There are both implicit and explicit reasons for this.

First, the elephant in the room. There is unconscious human bias. For no “good” reason other than a Harvard, Yale, Stanford, MIT etc sounds impressive. However, that is pretty superficial and matters little beyond initial impression. Plenty of premeds from these schools do not get into medical school.

This particular question is asked at all levels of training. Undergrad->med school->residency->fellowship->first real attending position. For the top schools/programs, the reality is that *a lot* (read: not all) circulate people back and forth between institutions of the same tier. Just look at match lists of residency programs at top places and see where their residents come from. Of course you will also hear the anecdote of the person from a lower ranked school/program really standing out. These are outliers. Most people will not be outliers.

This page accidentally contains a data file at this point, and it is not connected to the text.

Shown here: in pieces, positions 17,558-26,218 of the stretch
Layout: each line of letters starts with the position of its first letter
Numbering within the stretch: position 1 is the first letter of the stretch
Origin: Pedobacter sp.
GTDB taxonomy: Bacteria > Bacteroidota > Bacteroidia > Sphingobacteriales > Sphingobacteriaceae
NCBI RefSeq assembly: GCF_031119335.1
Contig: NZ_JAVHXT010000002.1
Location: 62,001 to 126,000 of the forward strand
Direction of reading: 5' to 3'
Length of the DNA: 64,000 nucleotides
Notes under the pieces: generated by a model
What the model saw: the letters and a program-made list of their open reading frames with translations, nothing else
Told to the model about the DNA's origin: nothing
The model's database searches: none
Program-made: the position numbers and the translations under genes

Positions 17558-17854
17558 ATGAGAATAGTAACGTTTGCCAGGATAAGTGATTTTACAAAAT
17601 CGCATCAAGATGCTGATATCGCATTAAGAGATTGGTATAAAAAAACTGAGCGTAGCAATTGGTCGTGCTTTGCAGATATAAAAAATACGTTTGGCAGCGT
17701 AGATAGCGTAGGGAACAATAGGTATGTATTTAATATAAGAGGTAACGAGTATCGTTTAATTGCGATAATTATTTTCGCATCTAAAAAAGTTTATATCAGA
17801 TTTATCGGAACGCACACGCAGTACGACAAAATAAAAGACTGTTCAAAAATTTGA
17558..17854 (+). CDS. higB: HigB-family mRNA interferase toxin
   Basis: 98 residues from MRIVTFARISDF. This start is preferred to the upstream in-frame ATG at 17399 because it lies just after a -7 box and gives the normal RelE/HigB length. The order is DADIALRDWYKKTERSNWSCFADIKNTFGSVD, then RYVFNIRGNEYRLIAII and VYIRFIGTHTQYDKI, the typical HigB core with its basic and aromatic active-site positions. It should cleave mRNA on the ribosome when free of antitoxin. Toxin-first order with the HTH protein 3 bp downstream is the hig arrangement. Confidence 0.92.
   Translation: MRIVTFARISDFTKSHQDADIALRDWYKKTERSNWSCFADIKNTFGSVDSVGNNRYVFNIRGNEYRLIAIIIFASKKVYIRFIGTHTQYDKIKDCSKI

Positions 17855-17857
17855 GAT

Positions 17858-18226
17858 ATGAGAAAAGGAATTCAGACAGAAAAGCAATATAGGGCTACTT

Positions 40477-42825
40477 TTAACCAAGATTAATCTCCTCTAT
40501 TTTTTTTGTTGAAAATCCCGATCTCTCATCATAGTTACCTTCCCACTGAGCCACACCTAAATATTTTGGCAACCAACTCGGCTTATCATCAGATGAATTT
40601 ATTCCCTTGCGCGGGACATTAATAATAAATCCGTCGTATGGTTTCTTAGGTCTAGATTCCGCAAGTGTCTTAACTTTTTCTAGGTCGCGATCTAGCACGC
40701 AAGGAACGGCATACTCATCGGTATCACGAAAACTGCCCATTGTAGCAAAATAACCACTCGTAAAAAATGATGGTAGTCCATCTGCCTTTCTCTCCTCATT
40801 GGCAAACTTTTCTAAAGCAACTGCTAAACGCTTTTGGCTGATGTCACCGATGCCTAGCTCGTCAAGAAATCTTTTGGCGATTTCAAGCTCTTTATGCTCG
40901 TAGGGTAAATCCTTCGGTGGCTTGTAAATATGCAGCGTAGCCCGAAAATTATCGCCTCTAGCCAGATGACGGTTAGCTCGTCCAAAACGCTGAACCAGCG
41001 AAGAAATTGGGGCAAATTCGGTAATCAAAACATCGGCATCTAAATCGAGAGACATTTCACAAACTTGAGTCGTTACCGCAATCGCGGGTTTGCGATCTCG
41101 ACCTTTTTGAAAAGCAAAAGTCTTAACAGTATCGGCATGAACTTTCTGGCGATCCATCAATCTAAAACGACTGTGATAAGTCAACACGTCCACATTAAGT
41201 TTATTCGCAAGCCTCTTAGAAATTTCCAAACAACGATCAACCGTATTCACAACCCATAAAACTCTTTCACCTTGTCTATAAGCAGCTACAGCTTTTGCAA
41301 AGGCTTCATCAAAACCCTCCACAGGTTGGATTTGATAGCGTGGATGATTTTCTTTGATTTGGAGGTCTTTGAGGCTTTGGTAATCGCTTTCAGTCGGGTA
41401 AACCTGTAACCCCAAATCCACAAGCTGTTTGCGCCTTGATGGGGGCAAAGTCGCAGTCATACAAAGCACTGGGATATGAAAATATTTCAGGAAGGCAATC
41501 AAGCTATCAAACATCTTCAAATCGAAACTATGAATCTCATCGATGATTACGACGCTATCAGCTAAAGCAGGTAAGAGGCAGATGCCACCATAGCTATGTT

Going back to the undergrad example. The real differences in the application can often be seen throughout the experiences that students have. Top schools tend to be where the leaders of academics, research, etc congregate. World class artificial intelligence research may be happening at MIT or Stanford, but likely not at the University of New Haven. Someone who did substantive work on machine learning on a health care problem under the mentorship of a reknowned expert would have a unique and compelling application as compared to someone who did only standard things. Apply that to any area, international experiences, health policy, research, etc etc. also apply that to endowments and industry partnerships. I remember that one of the freshman seminar classes on some jet propulsion topic at my undergrad included a “field trip” with an expenses paid charter flight to a jet engine test site in a neighboring state. There is also the benefit of the self-selected peer group of motivated individuals. Several dorm mates at a place like Stanford may be Olympic athletes (sounds crazy but true).